House Passes Bill Directing SEC to Review Commonly Used Executive Trading Tool

July 20, 2018

In a nearly unanimous 406 to 4 vote, the House adopted the JOBS & Investor Confidence Act, a package of 32 bipartisan financial services reform bills including the Promoting Transparency Standards for Corporate Insiders Act, which would require the SEC to study 105b-1 plans “to ensure that corporate insiders are not able to indirectly engage in illegal insider trading.”

10b5-1 plans allow executives and insiders to trade without fear of insider trading liability by automatically executing stock trades on a pre-determined schedule, pursuant to current SEC rules.

Bipartisan political scrutiny of executive 10b5-1 plans has exploded over the last 18 months, given the timing of some 10b5-1 stock trades relative to the internal discovery and/or public announcement of major scandals by multiple companies.

H.R. 6320, the “Promoting Transparency Standards for Corporate Insiders Act,” sponsored by Rep. Maxine Waters (D-CA), would continue to allow 10b5-1 plans but would require the SEC to study potential amendments to the 10b5-1 rules.  Specifically, the bill would require the SEC to examine the impact of the following changes to the 10b5-1 rules:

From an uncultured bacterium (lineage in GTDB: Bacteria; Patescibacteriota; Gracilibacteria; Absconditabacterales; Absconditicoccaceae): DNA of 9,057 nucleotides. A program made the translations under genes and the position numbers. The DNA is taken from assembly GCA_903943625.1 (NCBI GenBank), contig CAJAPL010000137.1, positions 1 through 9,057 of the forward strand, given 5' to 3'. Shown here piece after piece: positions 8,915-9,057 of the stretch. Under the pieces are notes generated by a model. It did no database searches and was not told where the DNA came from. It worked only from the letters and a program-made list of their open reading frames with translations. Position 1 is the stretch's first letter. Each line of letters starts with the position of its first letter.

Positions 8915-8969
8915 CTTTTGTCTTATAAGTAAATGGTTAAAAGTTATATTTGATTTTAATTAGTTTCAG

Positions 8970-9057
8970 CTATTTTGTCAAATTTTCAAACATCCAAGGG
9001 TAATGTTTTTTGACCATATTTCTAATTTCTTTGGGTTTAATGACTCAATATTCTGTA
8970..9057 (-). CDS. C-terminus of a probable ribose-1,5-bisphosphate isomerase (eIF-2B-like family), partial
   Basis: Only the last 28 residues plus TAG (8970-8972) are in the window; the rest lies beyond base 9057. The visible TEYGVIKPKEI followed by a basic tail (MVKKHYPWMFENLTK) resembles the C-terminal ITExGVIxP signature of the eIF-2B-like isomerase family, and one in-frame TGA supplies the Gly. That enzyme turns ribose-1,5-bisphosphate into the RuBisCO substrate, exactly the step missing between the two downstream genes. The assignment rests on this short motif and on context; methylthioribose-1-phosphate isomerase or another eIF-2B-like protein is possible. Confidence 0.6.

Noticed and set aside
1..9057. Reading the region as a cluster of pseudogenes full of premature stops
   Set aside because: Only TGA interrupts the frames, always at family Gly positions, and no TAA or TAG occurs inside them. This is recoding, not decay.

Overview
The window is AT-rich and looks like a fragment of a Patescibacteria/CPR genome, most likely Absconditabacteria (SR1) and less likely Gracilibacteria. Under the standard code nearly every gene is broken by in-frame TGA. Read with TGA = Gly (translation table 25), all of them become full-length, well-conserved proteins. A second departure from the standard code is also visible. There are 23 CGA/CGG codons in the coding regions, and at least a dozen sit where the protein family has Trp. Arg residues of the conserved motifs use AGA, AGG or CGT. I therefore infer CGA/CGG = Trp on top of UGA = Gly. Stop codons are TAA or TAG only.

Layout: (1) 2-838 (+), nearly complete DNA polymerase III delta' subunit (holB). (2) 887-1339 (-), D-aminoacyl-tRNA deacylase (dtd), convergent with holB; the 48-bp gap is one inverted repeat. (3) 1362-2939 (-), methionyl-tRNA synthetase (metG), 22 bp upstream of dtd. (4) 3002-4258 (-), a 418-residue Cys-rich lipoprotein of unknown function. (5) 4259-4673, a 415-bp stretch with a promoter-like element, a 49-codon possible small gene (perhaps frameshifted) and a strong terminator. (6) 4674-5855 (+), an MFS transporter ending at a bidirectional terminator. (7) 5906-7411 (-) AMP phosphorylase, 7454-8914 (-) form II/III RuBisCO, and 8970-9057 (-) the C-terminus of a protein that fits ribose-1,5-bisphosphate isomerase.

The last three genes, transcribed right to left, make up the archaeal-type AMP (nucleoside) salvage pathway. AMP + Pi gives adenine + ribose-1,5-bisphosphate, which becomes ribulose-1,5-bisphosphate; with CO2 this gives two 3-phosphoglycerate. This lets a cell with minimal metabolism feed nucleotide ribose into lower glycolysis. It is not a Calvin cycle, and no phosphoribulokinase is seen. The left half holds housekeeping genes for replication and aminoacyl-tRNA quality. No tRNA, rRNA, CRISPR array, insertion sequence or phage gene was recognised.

• Limits on creating 10b5-1 trading plans during insider trading windows;
  • Prohibit multiple, overlapping 10b5-1 plans;
  • Implement a mandatory delay between the adoption of the plan and the first trade;
  • Create rules as to the frequency with which insiders may adopt, modify, or cancel plans;
  • Require insiders to file trading plan adoptions, amendments, terminations, and transactions with the SEC; and
  • Require board oversight of 10b5-1 plans, including corporate policies, adoption, and monitoring.

The impact of the above limitations to 10b5-1 plans would be significant, given the prevalence of blackout periods that significantly restrict the ability of key corporate executives and insiders to execute trades.

Heavy bipartisan support in the House may spur Senate activity on the "JOBS & Investor Confidence Act."  Republican leadership in the Senate will not act on bills without significant bipartisan support—especially for financial services issues.  Given the almost unanimous nature of the House vote, Senate activity on the "JOBS & Investor Confidence Act" is likely.

The Association’s Center On Executive Compensation plans to engage policymakers on the 10b5-1 issue to ensure the importance and use of 10b5-1 plans are understood and appreciated.